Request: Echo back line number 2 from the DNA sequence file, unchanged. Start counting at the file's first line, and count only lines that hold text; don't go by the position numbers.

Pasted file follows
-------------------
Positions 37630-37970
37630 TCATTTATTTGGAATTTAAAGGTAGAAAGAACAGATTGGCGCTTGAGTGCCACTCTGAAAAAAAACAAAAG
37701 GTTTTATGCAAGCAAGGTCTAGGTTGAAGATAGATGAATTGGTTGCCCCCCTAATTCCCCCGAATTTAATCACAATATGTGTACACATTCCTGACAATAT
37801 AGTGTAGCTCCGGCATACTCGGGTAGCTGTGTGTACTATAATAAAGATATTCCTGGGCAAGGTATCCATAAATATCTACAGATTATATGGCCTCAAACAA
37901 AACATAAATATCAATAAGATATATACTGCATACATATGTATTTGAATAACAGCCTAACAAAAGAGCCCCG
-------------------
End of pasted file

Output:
37630 TCATTTATTTGGAATTTAAAGGTAGAAAGAACAGATTGGCGCTTGAGTGCCACTCTGAAAAAAAACAAAAG